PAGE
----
It’s a Wal-Mart brand so I took it in and they ran a test. Not a happy battery. So I picked up a fresh deep cycle battery and another nifty item.
Back at camp I installed both of them.
That bump on top of the battery box is a heavy duty marine 12 volt outlet.
Six holes and two zip ties and now I am rocking outside power!
Works perfect. My laptop is plugged into it as I type this post.
And the item I bought at Cabela’s?
Bungee cord replacement for my lounger.
Old wimpy cord on the left.
Much better. The old cord had broke in a few places so this was definitely needed.
I left Sebago on Saturday morning and spent just one night at Lake St. George SP. Nothing much there. 35 sites next to a busy road. No pics.
But I did enjoy a taco dinner and the final bit of my lettuce. Keeping the lettuce in the cooler lets you use every last leaf.
Sunday morning I crossed over the Penobscot Narrows Bridge.
I wound up at this place Sunday afternoon.
Maybe you have heard of it.
Monday morning I drove down to Sand Beach. The sun rises early here at this time of year in far north-east. The sky starts to lighten before 4am with sunrise around 4:30.
Still, I was the only one there just before 5am.
This was my first glimpse of the Atlantic since 2011. It was beautiful.
I continued on towards Otter Point.
Looking back I could still see Sand Beach.
The Park Loop Road is spectacular along the coast.
But can be downright dangerous when the crowds arrive in the summer.
Check out this sign.
Here is a closer look.
My advice, stick to the left lane. This section is one-way and you do not want to round the bend and slam into Clark Griswold’s station wagon stopped right in front of you.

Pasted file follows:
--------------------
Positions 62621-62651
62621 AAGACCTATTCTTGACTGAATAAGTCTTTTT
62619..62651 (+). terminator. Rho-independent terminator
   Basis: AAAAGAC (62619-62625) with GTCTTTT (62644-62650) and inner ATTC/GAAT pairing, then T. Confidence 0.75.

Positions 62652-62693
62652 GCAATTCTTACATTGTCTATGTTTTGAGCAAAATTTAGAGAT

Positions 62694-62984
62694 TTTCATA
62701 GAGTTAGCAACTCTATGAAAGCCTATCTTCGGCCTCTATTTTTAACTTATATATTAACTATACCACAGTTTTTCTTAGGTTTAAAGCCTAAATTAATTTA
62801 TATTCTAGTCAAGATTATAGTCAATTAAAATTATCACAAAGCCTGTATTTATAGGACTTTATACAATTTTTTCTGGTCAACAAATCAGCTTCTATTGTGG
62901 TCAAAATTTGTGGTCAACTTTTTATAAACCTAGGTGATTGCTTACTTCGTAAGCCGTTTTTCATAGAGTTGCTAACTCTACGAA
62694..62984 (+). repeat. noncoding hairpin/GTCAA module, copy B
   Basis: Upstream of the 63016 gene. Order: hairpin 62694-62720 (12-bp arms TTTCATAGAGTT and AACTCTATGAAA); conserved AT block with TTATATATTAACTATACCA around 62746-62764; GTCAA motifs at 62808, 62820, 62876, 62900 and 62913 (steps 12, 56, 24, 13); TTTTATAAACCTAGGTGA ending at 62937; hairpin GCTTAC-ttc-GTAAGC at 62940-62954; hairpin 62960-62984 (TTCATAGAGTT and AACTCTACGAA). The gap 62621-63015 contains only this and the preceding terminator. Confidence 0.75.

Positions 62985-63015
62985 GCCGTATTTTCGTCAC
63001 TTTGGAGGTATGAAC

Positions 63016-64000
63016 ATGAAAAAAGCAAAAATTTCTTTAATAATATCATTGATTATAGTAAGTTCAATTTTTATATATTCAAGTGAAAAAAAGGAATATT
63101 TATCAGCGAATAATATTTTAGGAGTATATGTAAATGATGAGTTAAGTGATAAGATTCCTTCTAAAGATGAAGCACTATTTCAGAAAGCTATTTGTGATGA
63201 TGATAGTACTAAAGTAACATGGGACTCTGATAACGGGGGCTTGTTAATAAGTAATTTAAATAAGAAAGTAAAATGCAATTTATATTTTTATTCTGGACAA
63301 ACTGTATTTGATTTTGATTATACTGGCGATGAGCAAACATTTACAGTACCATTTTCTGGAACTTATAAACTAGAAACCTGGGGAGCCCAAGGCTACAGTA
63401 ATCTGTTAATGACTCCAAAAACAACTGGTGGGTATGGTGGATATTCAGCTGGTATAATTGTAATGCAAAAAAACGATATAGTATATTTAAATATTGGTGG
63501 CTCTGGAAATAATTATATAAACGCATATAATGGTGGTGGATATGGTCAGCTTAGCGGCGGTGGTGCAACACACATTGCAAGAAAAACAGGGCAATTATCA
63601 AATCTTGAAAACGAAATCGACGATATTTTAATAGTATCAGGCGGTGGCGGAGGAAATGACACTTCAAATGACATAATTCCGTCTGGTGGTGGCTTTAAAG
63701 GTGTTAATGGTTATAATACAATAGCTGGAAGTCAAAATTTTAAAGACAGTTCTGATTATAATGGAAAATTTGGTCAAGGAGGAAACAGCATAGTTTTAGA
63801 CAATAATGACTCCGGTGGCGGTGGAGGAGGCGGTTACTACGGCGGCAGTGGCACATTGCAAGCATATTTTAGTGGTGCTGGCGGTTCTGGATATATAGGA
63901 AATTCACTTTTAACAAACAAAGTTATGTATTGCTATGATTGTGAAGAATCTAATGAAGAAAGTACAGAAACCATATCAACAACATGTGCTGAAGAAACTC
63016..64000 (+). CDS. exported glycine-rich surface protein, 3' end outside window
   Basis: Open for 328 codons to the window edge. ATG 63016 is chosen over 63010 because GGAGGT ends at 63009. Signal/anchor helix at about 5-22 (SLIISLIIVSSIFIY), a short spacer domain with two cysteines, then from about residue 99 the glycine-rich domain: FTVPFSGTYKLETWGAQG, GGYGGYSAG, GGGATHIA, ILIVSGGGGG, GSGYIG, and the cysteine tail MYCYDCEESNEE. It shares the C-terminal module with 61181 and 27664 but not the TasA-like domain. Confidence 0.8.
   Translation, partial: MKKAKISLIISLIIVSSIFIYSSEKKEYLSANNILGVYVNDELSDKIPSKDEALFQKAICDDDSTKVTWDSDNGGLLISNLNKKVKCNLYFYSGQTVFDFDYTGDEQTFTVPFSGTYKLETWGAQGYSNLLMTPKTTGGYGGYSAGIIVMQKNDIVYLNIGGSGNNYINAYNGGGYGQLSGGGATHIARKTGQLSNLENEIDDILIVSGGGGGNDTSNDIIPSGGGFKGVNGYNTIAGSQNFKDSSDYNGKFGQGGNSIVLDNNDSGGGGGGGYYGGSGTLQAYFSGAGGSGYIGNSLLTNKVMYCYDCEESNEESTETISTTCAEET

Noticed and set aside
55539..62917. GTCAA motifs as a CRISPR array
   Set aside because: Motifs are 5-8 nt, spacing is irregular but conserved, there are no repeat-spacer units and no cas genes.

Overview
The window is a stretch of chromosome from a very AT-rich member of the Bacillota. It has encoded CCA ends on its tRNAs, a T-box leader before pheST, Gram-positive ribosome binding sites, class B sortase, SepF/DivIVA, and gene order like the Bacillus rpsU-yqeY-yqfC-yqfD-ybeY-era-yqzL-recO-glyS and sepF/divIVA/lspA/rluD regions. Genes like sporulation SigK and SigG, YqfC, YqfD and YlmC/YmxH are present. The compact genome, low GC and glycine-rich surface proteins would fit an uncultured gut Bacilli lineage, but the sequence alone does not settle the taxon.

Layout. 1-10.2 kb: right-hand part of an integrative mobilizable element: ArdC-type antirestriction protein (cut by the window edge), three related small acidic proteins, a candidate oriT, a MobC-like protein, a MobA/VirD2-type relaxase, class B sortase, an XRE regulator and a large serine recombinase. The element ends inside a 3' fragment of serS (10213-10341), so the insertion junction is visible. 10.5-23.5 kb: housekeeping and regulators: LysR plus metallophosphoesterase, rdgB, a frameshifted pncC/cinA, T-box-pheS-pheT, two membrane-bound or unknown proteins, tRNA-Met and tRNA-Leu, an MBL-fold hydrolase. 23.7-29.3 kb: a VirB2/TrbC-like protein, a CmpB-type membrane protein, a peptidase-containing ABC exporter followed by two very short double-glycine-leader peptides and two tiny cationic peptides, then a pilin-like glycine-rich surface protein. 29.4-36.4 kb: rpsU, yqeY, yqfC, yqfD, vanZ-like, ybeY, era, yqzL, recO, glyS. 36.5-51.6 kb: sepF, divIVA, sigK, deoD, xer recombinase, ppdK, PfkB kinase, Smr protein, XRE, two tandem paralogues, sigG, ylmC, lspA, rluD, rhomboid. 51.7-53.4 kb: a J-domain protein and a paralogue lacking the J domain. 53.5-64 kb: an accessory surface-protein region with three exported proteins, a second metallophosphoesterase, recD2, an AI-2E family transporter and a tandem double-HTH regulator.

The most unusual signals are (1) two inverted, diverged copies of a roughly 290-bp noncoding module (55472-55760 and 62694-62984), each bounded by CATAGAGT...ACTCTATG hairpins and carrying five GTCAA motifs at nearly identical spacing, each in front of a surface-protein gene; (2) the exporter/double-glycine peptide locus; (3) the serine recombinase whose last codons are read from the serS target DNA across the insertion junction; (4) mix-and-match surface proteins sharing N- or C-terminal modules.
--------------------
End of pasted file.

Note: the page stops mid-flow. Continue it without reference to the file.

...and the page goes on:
I went back to camp for a warm breakfast.
Pop quiz time.
What is the most visited National Park in the US?
Great Smoky Mountains, shared by North Carolina and Tennessee. Probably not what you were thinking. I will be there this fall to explore.
How about number two?
If you guessed Acadia you win a prize. A taco. Come and get it.
There are two campgrounds in Acadia NP on Mount Desert Island.
The price is a reasonable $20 and there is no fee for reservations.
I am staying at Blackwoods, the more central campground and closest to Bar Harbor, the largest town.
Monday afternoon and Tuesday morning I walked the 290 campsites. Unlike Seawall, the other campground here, Blackwoods has not changed to site specific reservations yet. That will be coming soon.
For now you just reserve an RV or tent site.
B59 was my abode.
Good site as are most here, like number A150, another RV site.
The only difference between the RV and tent sites are large rocks placed on the spur.
A3 and A14 are prime examples.